Outdoor Articles and Reviews

24 hours in the Peak District: Summer Solstice Camp

As the night drew gently in, a string of red lights lit up, reaching one by one higher into the sky. The transmitting station at Holme Moss stands as-the-crow-flies only 3 miles away from our camp spot high up on the side of Laddow Rocks, a rocky outcrop at the northern end of the Peak District. Further away to the east, the headlights of cars passing across the top of Langsett Moor streamed around the meandering bends of the A628. An Airbus A380 passed overhead, bound for Manchester. Yet, as is so often the case for those wild camping, we had somehow found ourselves a small pocket of wilderness; a bastion within a land of creeping bricks and tarmac.

It was the day of the summer solstice when we drove from Hertfordshire up the M1 and into the peaks, passing Chesterfield’s crooked and twisted church spire, looking like some elaborate set for a movie. We took a diversion to stop at Alpkit’s new flagship store at Hathersage where we picked up a couple of bits of new kit, namely the Alpkit Numo and a new Sawyer water filter, which we will be reviewing in the coming weeks. The shop, by the way, is very cool, and well worth the visit if you’re into your camping and hiking. I have to say their tents look excellent in the flesh and made a much more resounding impression with me and Sam in store than they had done on the website.

We made our purchases and hit the road, heading towards Crowden where we parked the car and made the 3 mile hike up to the Laddow rocks. The first part of our hike was done under a cloudless sky, the sheep had retreated from their pastures and were lazing beneath the few copses of trees that lined the path. Thankfully, as our path began to get steeper the clouds rolled in, offering some respite from the searing heat. A large bird of prey flew past, barely using its wings as it soared over us. We ruled out the usual suspects, too slender to be a Buzzard, too large for a Sparrowhawk and certainly not a Red Kite. Perhaps a Hen Harrier, maybe even a Montagu’s? We steadily reached the top of the crags of Laddow Rocks and it was time to start scouting for our spot: a small sheltered cave on the face of the crags used mostly by climbers. We had learned of the spot from a Reddit post and quickly put it on the list of places we wanted to go. It was hard to get any specific details about how to find the spot and it was up to us to keep our eyes peeled for a likely looking path to get to the cave. Fortunately we found the route down to the cave without too much difficulty.

There is just enough room in the cave for two people to camp in and there are a number of rocks and ledges that make for good seats and cubby holes for putting your gear. All in all a very cozy spot with an amazing view of the valley below, and best of all completely free! We had worried on the journey about the possibility that some other equally enlightened wild campers may already have nabbed the cave for themselves but luckily there was no sign of any other people when we arrived (in fact, in our whole trip we only saw two other people) apart from a silver plastic bag secured under a rock in the cave. Inside was a small blue visitor’s book and a biro, I opened it up to read the entries to find that we were the first people to find the book and the only other entry was written by the person that left the notebook behind just a few days prior.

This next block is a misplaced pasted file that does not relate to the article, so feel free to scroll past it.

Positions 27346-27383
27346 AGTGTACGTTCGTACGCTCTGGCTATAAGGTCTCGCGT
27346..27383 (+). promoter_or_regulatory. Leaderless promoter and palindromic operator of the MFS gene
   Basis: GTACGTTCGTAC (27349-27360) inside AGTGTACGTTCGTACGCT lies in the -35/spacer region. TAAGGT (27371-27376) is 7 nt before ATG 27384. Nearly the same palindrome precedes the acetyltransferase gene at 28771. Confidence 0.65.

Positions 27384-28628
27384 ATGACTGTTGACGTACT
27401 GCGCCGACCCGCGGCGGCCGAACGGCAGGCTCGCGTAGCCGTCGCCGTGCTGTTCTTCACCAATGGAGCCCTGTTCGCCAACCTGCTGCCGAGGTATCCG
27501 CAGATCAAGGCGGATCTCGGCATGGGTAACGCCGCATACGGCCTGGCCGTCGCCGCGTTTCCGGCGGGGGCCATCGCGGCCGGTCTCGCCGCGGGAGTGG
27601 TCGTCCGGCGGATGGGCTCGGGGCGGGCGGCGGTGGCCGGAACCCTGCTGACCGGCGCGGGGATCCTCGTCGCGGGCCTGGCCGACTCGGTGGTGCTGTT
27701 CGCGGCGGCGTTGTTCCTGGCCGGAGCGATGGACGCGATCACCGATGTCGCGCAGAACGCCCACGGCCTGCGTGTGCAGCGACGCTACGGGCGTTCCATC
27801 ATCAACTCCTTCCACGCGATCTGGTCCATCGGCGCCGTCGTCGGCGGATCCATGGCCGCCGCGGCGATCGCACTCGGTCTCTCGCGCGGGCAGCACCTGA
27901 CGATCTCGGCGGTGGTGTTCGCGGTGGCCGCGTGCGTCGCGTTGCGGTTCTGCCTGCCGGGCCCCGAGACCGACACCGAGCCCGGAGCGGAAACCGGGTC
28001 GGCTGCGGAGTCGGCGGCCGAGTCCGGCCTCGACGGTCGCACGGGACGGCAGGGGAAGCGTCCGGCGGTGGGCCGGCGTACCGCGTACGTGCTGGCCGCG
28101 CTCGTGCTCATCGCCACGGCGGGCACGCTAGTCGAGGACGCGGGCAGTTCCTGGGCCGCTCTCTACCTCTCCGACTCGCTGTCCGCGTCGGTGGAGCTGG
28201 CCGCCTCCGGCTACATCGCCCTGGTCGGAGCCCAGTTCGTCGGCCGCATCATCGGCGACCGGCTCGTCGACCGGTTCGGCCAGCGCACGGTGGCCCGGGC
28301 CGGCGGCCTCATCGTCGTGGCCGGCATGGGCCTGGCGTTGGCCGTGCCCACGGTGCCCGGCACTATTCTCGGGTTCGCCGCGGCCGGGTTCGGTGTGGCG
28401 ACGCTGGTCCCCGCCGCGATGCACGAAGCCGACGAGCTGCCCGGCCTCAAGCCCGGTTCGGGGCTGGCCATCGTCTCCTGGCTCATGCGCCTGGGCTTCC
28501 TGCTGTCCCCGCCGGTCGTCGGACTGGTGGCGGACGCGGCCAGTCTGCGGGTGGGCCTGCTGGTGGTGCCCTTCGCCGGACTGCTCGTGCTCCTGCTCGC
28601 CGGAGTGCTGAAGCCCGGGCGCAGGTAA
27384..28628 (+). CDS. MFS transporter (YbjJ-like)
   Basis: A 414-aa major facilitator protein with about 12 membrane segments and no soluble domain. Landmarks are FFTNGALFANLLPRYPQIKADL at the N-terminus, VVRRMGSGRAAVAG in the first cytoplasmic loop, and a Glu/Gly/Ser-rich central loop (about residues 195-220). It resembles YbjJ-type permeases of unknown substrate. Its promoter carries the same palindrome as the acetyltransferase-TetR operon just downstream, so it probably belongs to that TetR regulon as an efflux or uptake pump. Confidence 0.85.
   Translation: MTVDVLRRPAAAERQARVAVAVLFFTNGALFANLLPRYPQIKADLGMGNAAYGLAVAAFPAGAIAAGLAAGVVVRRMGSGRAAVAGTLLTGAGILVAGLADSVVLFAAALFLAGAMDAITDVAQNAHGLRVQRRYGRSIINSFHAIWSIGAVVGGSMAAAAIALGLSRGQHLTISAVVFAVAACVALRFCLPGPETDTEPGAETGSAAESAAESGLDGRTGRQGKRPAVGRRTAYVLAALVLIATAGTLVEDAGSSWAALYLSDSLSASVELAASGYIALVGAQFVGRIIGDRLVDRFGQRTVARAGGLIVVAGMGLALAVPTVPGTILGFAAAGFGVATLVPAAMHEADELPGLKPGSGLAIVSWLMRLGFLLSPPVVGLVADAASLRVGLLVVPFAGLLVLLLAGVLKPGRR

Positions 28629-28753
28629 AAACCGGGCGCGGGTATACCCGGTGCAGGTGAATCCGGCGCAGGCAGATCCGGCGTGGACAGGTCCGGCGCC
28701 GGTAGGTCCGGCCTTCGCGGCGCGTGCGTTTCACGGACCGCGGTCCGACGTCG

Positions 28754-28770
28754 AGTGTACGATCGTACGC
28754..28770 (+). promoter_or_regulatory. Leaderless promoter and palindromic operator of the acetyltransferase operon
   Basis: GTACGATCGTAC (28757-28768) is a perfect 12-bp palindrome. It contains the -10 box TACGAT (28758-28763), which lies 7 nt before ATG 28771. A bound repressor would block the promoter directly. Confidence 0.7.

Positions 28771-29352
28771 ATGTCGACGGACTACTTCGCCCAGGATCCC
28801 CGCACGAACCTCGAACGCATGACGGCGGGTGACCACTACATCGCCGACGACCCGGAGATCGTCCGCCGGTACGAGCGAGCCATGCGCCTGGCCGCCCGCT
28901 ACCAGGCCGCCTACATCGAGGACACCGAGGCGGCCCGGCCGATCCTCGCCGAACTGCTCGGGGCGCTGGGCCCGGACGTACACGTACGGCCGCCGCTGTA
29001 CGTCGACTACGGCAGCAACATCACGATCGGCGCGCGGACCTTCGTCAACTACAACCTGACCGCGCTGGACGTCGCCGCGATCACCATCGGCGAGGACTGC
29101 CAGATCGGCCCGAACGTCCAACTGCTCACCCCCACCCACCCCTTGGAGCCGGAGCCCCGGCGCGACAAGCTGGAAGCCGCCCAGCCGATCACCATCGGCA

The heat wave was passing and in its wake came the storm clouds, the sky was rich with orange and yellow hued clouds, towering up like distant rugged mountain ranges. We were well sheltered by the rocks as we watched the weather draw in. This was it, the circled day on the calendar, the summer solstice, a wonderful time to be camping and enjoying the long days and short, never-quite-dark nights. This camp also marked the antithesis of the night we had spent on the Norfolk coast last December, on the winter solstice, which you can read about here, where the inky night was heavy presence that defined the experience, an experience seldom had in the age of electric light. But tonight symbolised the summer, a time when our environment is at its most forgiving and bountiful, a time which has been celebrated by the peoples of Britain for thousands of years.

I have written of having a digital detox before, where I proclaim that taking 24 hours to switch off from the hyperconnectivity of modern life is a refreshing and revitalizing experience and something I would highly recommend to anyone and everyone to try at least once. Camping on the face of a cliff in the Peak District is perhaps the epitome of this notion. And I felt that in this time of division and uncertainty in Britain, a time that has been testing my faith in this country and the people who run it, just spending some time outside at the mercy of our environment and time spent with friends is a subtle but enriching experience. So get out there and try it, forget the campsite, forget the law, just find yourself a pocket of Britain’s remaining wilderness and enjoy it in all its glory!